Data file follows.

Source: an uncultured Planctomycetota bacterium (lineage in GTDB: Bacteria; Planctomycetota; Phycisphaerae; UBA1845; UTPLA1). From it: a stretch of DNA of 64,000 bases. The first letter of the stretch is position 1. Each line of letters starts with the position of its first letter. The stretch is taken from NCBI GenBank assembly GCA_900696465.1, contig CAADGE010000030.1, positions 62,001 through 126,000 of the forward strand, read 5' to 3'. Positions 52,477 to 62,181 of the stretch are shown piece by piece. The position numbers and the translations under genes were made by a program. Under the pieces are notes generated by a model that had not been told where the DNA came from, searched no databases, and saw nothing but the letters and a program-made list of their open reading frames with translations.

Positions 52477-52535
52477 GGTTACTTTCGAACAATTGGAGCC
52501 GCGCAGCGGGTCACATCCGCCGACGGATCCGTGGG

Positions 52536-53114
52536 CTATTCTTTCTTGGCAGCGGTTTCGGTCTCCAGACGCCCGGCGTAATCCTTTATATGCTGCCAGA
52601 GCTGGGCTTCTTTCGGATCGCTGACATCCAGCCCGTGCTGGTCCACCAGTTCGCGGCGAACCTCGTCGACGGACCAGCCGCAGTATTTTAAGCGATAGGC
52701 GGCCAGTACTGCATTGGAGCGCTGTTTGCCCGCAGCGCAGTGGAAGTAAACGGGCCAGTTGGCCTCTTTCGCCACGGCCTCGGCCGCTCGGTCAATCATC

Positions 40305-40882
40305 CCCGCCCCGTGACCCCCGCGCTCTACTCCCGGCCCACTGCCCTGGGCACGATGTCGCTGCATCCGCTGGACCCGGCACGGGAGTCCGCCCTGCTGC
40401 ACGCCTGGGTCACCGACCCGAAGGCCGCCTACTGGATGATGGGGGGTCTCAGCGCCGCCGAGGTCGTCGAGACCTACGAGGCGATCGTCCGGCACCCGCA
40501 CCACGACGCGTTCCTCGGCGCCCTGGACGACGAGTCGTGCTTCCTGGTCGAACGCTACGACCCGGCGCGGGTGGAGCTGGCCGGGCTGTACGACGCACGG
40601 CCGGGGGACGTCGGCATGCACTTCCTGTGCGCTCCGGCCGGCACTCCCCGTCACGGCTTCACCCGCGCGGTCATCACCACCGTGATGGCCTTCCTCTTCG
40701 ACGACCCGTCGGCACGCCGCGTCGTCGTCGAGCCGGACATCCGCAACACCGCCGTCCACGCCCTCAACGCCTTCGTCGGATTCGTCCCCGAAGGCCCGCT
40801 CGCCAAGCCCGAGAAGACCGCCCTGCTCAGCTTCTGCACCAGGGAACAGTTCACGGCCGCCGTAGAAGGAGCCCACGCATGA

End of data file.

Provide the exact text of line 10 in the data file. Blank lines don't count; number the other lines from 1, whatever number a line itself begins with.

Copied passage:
40305 CCCGCCCCGTGACCCCCGCGCTCTACTCCCGGCCCACTGCCCTGGGCACGATGTCGCTGCATCCGCTGGACCCGGCACGGGAGTCCGCCCTGCTGC